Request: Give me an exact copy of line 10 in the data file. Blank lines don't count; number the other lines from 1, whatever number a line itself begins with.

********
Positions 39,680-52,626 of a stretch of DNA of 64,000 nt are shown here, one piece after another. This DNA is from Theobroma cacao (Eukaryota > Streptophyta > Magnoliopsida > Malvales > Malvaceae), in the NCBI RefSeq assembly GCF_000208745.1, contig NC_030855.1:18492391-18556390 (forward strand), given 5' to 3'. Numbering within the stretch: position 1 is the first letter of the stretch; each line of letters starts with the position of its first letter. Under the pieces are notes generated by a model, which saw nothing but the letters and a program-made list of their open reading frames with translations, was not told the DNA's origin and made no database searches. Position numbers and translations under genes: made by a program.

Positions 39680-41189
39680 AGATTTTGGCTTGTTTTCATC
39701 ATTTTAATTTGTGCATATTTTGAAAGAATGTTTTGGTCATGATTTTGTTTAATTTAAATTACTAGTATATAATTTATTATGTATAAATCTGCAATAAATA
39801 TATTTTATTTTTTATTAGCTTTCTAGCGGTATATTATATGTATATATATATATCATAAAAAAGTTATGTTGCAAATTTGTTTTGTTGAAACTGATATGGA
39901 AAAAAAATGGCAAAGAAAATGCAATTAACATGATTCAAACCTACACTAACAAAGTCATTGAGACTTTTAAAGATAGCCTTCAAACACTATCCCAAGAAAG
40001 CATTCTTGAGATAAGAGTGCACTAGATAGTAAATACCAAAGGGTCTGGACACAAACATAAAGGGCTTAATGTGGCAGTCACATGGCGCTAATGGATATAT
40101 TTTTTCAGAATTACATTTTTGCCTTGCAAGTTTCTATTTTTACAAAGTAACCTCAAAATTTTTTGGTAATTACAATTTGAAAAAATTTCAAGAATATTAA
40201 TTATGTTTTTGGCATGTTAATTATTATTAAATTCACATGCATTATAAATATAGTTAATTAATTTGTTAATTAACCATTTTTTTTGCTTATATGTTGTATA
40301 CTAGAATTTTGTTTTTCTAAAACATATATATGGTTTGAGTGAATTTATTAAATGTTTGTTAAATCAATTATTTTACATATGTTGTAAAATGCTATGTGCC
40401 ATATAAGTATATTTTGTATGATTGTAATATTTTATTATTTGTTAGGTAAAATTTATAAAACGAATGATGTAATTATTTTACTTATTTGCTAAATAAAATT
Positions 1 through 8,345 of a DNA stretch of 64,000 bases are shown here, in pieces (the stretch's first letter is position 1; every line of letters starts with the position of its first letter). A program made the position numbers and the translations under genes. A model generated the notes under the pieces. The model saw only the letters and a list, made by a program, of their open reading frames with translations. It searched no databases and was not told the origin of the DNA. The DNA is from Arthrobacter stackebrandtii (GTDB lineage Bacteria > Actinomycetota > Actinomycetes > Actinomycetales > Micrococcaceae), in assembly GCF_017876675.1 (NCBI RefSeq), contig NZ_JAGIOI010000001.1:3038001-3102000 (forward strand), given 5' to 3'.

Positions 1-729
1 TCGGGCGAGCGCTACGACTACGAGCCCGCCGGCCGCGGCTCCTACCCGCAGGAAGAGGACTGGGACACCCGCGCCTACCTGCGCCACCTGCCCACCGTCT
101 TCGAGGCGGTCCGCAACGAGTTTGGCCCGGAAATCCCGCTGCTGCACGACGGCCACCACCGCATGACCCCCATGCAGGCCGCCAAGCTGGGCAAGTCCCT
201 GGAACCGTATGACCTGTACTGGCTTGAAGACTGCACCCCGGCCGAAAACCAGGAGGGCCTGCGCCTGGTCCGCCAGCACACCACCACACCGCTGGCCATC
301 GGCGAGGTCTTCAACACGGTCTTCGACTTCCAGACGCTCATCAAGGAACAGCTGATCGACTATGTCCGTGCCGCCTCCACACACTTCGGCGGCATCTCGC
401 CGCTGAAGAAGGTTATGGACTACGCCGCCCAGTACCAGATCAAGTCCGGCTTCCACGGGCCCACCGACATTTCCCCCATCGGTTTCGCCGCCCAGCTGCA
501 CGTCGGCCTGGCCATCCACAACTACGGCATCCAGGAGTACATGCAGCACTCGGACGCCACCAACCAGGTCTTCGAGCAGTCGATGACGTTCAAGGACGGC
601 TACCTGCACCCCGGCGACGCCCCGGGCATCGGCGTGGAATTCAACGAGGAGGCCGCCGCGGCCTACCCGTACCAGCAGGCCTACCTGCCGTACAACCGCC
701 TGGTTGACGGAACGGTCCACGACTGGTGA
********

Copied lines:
40301 CTAGAATTTTGTTTTTCTAAAACATATATATGGTTTGAGTGAATTTATTAAATGTTTGTTAAATCAATTATTTTACATATGTTGTAAAATGCTATGTGCC